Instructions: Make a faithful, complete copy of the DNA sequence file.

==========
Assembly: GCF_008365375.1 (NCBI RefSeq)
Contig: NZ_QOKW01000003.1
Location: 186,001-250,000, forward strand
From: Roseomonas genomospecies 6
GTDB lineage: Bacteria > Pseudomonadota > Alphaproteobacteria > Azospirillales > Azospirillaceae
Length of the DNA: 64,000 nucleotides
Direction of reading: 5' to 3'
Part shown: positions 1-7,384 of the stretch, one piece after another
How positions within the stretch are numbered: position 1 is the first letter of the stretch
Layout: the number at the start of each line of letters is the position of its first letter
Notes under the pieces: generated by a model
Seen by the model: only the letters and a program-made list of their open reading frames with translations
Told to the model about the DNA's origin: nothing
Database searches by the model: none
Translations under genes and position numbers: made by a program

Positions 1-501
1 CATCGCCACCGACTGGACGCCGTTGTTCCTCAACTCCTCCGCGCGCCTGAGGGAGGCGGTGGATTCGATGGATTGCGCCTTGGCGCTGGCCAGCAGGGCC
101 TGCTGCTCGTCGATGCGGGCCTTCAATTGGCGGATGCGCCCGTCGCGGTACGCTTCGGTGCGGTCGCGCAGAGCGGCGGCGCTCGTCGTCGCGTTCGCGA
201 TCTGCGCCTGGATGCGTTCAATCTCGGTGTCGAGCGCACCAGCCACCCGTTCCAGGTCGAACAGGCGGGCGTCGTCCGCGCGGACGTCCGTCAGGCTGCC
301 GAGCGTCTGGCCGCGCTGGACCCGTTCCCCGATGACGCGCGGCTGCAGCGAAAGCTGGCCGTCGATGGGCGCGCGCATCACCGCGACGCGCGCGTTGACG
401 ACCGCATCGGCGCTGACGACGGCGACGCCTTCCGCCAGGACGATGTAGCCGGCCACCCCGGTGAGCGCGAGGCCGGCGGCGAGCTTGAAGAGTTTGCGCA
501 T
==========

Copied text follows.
Assembly: GCF_008365375.1 (NCBI RefSeq)
Contig: NZ_QOKW01000003.1
Location: 186,001-250,000, forward strand
From: Roseomonas genomospecies 6
GTDB lineage: Bacteria > Pseudomonadota > Alphaproteobacteria > Azospirillales > Azospirillaceae
Length of the DNA: 64,000 nucleotides
Direction of reading: 5' to 3'
Part shown: positions 1-7,384 of the stretch, one piece after another
How positions within the stretch are numbered: position 1 is the first letter of the stretch
Layout: the number at the start of each line of letters is the position of its first letter
Notes under the pieces: generated by a model
Seen by the model: only the letters and a program-made list of their open reading frames with translations
Told to the model about the DNA's origin: nothing
Database searches by the model: none
Translations under genes and position numbers: made by a program

Positions 1-501
1 CATCGCCACCGACTGGACGCCGTTGTTCCTCAACTCCTCCGCGCGCCTGAGGGAGGCGGTGGATTCGATGGATTGCGCCTTGGCGCTGGCCAGCAGGGCC
101 TGCTGCTCGTCGATGCGGGCCTTCAATTGGCGGATGCGCCCGTCGCGGTACGCTTCGGTGCGGTCGCGCAGAGCGGCGGCGCTCGTCGTCGCGTTCGCGA
201 TCTGCGCCTGGATGCGTTCAATCTCGGTGTCGAGCGCACCAGCCACCCGTTCCAGGTCGAACAGGCGGGCGTCGTCCGCGCGGACGTCCGTCAGGCTGCC
301 GAGCGTCTGGCCGCGCTGGACCCGTTCCCCGATGACGCGCGGCTGCAGCGAAAGCTGGCCGTCGATGGGCGCGCGCATCACCGCGACGCGCGCGTTGACG
401 ACCGCATCGGCGCTGACGACGGCGACGCCTTCCGCCAGGACGATGTAGCCGGCCACCCCGGTGAGCGCGAGGCCGGCGGCGAGCTTGAAGAGTTTGCGCA
501 T